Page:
This far into the season, it’s time to dig deep — not just for the players, but for me as well, as this week’s W.A.T.C.H. List plumbs the depths of the rankings all the way down to #720 in the rankings.

As has been documented in previous Lists, as tournaments dwindle toward the end of the year, fewer guys are playing, which limits the potential career high ranking opportunities. In this week’s case, it’s limited to the following folk:

Player NATIONALITY Age New High Why
Mohamed Safwat EGY 23 198 others lost points
Roberto Ortega-Olmedo ESP 22 331 Qatar F4 SF
Wilson Leite BRA 22 371 Brazil F20 QF
Ivan Arenas-Guarda ESP 23 392 others lost points
Michael Shabaz USA 26 394 Qatar F4 F
Tihomir Grozdanov BUL 26 399 Qatar F4 W
Oliver Golding GBR 20 406 Qatar F4 SF
Erik Crepaldi ITA 23 416 Turkey F49 SF
Karunuday Singh IND 23 488 Cambodia F3 SF
Yoshihito Nishioka JPN 18 503 Chile F11 W
Mateo Nicolas Martinez ARG 19 581 others lost points
Jaime Pulgar-Garcia ESP 24 583 others lost points
Frederico Ferreira Silva POR 18 603 Turkey F49 R2
Eduardo Agustin Torre ARG 19 674 Chile F11 SF
Markos Kalovelonis GRE 19 689 others lost points
Marko Tepavac SRB 19 716 others lost points
Andrea Basso ITA 20 717 others lost points
Carlos Boluda-Purkiss ESP 20 718 Qatar F4 R2
Herkko Pollanen FIN 19 719 Turkey F49 R2
Adrian Partl SVK 20 720 others lost points

Before I zero in on some of these heroes, I come bearing the following bulletins:

1) If you’re someone who has backed into a personal best ranking by others losing points? Well then sorry, I won’t be doing a pro-file on you this (or any) week. *sniffs snobbishly*


2) If you made the final four at the Qatar F4? Well then congrats, ’cause you’ve got a career high ranking!

One of those Qatar Final Fourers is none other than former University of Virginia standout Michael Shabaz, who’s been bedeviled by illness and injury since making a professional splash as a finalist of the 2010 Charlottesville Challenger (as well as a popular participant of the 2010 USTA Australian Open Wildcard Playoffs). 

The two-time NCAA champ (and 2005 Wimbledon Boys doubles titlist) was only able to play fourteen pro matches in 2011 and twenty-six matches in 2012 before finding this current run of health and form at the end of 2013, in what amounts to his first full professional season.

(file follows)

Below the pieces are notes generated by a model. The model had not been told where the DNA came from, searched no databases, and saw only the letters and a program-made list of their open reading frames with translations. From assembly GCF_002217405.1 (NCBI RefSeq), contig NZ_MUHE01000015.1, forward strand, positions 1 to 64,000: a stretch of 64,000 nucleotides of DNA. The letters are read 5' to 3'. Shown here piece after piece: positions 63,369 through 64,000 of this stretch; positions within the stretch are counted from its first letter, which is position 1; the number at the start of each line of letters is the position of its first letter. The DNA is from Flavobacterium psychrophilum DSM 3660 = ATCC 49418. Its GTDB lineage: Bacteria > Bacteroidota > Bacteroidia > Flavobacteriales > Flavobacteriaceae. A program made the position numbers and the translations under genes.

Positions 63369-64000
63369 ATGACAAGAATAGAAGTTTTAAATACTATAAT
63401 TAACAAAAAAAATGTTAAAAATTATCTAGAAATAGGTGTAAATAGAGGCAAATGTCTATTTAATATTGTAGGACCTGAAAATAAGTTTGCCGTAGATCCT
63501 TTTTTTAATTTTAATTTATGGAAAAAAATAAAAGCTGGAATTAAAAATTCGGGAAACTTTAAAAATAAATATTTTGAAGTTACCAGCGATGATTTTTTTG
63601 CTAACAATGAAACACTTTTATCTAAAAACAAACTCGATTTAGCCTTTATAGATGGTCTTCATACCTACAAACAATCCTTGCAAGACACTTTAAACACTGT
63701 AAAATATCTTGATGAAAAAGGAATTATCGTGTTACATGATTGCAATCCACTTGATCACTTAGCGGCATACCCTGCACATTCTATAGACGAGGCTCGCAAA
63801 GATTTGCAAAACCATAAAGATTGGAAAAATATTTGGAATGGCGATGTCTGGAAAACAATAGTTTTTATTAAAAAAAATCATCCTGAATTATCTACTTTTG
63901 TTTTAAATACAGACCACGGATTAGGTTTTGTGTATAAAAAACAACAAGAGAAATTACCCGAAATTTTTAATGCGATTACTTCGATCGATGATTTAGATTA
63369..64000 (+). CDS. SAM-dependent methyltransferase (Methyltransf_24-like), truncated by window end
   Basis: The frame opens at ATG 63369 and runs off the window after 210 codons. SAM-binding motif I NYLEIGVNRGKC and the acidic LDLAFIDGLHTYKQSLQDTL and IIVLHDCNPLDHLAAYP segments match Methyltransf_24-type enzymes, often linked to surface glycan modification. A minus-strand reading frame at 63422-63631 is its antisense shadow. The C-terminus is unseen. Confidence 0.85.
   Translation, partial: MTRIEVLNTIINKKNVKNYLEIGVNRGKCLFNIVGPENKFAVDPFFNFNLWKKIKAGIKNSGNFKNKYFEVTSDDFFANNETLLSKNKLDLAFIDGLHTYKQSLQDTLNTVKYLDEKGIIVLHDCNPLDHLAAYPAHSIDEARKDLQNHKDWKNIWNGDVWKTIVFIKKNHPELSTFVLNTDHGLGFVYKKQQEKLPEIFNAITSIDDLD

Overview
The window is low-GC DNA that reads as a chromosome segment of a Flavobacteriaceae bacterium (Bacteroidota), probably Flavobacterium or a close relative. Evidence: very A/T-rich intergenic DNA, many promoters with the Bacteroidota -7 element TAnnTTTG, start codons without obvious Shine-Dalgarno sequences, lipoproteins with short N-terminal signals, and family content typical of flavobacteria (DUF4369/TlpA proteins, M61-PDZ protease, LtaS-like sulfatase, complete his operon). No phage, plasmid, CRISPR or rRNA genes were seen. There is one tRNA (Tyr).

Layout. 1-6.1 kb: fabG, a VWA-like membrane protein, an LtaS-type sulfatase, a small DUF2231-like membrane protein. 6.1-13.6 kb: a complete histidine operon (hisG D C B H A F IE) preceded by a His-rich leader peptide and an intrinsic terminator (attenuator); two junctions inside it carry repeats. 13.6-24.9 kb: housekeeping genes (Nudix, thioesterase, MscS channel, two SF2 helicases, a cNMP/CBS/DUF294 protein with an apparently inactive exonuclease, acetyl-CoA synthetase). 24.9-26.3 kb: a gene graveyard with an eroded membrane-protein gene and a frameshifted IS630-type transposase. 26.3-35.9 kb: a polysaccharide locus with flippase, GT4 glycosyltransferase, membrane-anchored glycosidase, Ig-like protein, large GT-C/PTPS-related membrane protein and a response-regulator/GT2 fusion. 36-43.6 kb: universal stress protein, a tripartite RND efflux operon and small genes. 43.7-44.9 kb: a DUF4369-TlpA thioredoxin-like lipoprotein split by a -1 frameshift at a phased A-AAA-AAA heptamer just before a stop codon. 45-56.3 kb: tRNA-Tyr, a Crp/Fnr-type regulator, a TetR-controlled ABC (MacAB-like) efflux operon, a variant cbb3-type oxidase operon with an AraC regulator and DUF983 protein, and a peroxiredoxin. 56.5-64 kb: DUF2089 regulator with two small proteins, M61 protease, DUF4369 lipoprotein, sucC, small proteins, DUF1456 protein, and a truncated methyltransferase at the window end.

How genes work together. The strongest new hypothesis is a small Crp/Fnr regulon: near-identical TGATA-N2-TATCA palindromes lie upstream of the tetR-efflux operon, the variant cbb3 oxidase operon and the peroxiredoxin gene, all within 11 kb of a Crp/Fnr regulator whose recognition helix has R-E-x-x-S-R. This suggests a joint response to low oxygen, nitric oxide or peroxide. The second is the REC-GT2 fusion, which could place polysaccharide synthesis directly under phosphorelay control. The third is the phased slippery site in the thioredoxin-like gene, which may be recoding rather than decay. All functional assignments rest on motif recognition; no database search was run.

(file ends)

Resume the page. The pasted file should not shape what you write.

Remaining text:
The only downside to all this good news is that he’ll have to update his website sometime soon.

Interestingly*, there are no teens career highing this week inside the Top 500, but there’s an abundance of them outside of it. And though this group didn’t make this year’s Players To Watch for 2014 list, I guarantee that more than one of the teens on this week’s W.A.T.C.H. List will be a future Top 100 player.

A strong candidate to be one of them there players is eighteen-year-old Yoshihito Nishioka. The 2012 US Open Boys semifinalist — who made an out-of-nowhere, Shabaz-like splash as an unranked sixteen-year-old finalist at the 2011 USA F28 Futures — has swept his ten Futures matches in Chile, taking home the F11 and F12 titles, which means (SPOILER ALERT) that the speedy southpaw will be on next week’s List as well.

Nishioka, Like Kei Nishikori, trains at IMG Academy

Nishioka, like Kei Nishikori, trains at IMG Bollettieri Academy

The Chilean Futures titles are his second and third of 2013; he won the Mexico F3 Futures as a seventeen-year-old qualifier in February of this year, winning eight straight matches without losing a single set.

Were it not Christmas week, I’d do a pro-file of the other 18-year-old lefty on this week’s List, Frederico Silva. Instead you’ll have to settle for this picture of him with 2014 Player to Watch Number Three, Kyle Edmundafter taking home the French Open Boys Doubles crown:

Silva And Gold

Silva And Gold

And on that note… Merry Christmas, happy holidays, kwality Kwanzaa and festive Festivus to all! SYOTOS.

*to me at least